I am writing this because I have to get a new computer. My laptop is shot, almost, and it's more frustrating to use it that to not use it, but then I miss so much --BLOGs, e-mails, internet, information about the upcoming 50th reunion of the first class to go all four years through Triton.

Progress, it's amazing, frustrating, time-consuming -- but I love it. Be back when I get the new computer up and running.


Thursday, June 9, 2011

Those hazy, hot, humid days of summer

It isn't summer yet, but the weather is very much summer(ish). Over a week of hazy, hot, and humid days evokes memories over 60 years old. Yes, 60 years.

I know NJ schools are open longer than those in the Midwest where schools have been closed for at least a week.

I recall that immediately after school was dismissed for the three-month summer vacation, the next week started a two-week Vacation Bible School. The thinking was that it was still early summer and the dogdays hadn't quite reached NJ. Wrong.

Also, VBS began at 9:00 a.m. the thinking being that children were used to getting to real school by 9 a.m., so getting to VBS by 9 a.m. would not be difficult. Also, it was cooler before noon than after noon. Wrong.

At least from a child's perspective. Personally, I always looked forward to being able to do what I wanted to do, be able to sleep longer, be able to sit on the cool(er) front porch and read, etc. But I did like VBS.

VBS started with a "pep rally" each day. Dad would start us out with a bevy of songs and flag pledging and scripture verse memorizing. Then we got the project for the day. If we returned the next day and had one of the five best turn-ins of the project, we received a prize. I can only recall winning one prize that I really, really wanted and that was a sheriff's badge. The project? Write out the 10 commandments in my best handwriting. Not only did I write out the commandments (shortened version that appears on many courthouses), but I included all the other words in Exodus 20 as well. I was determined to win one of those badges. And I did. That was my "Western" summer. I had a holster with a cap gun, my sheriff's badge, my rope which I learned to used quite well, actually, and I had a baby brother who would sit still long enough that I could lasso for practice.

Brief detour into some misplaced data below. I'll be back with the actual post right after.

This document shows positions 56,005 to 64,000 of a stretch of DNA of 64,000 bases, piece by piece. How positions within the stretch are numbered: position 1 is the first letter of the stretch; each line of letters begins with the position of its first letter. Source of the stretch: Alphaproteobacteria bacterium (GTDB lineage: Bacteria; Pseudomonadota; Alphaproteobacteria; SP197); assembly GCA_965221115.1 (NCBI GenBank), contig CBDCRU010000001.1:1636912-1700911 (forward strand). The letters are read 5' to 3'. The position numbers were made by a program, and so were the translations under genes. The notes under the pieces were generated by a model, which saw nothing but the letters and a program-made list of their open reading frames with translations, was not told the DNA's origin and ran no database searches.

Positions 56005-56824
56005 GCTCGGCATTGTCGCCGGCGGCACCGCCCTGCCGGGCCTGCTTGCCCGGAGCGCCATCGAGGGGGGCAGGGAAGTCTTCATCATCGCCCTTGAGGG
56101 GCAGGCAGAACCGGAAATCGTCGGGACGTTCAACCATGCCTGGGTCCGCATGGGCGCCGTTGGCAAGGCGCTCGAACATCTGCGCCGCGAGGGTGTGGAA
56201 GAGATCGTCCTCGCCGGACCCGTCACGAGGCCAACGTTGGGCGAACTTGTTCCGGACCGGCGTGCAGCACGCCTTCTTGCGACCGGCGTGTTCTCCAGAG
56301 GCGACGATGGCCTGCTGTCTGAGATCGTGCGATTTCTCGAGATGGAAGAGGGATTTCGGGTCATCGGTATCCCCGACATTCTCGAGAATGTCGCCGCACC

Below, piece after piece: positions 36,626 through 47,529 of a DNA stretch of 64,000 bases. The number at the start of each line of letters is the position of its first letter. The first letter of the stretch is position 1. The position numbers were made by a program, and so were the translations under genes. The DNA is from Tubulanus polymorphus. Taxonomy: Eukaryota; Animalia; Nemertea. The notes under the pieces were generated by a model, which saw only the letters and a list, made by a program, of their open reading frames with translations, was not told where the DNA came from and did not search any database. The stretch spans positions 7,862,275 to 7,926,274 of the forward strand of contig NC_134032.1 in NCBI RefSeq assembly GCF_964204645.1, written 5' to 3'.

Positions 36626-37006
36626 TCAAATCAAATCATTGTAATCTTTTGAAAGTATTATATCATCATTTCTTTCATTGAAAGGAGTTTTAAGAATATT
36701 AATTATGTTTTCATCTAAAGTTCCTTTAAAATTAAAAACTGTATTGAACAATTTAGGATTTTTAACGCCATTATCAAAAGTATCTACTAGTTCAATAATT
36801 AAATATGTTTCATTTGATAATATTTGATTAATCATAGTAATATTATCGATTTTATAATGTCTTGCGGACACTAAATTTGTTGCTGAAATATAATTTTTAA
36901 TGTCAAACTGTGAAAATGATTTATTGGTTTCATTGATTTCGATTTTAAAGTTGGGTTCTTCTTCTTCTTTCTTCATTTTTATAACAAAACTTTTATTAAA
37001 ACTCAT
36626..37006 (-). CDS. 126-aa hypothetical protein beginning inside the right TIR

We all were ready after the "pep rally" to head downstairs for our lesson and handcraft project. These were the days before air conditioning was common, especially in churches. So the basement provided a lot of heat relief.

The lessons were themed, I suppose. I only really remember the Moses to Ten Commandments to Joshua series.

The handwork projects included woodcarving -- we made bookends. This included varnishing them, carving them, and putting them together with a screwdriver. Teacher help was available, but as I am not a very patient person, I did my own, proving that an eight-year-old could do something a little difficult.

VBS at Mt. Calvary. After the first day of getting "in the groove" so to speak, it was two weeks of great fun, adventure, and friendship.

Oh? And did I mention the wonderful snacks? No? Well, that's because they weren't real good, but the teachers tried. I recall the really bad homemade root beer. I mean it was really bad, but the dear lady who made it faithfully each year for all us children, was thanked by one and all, regardless of whether we liked it or not.

I pray that this year's VBS programs will be as much fun for the children who attend as they were for me when I was a child.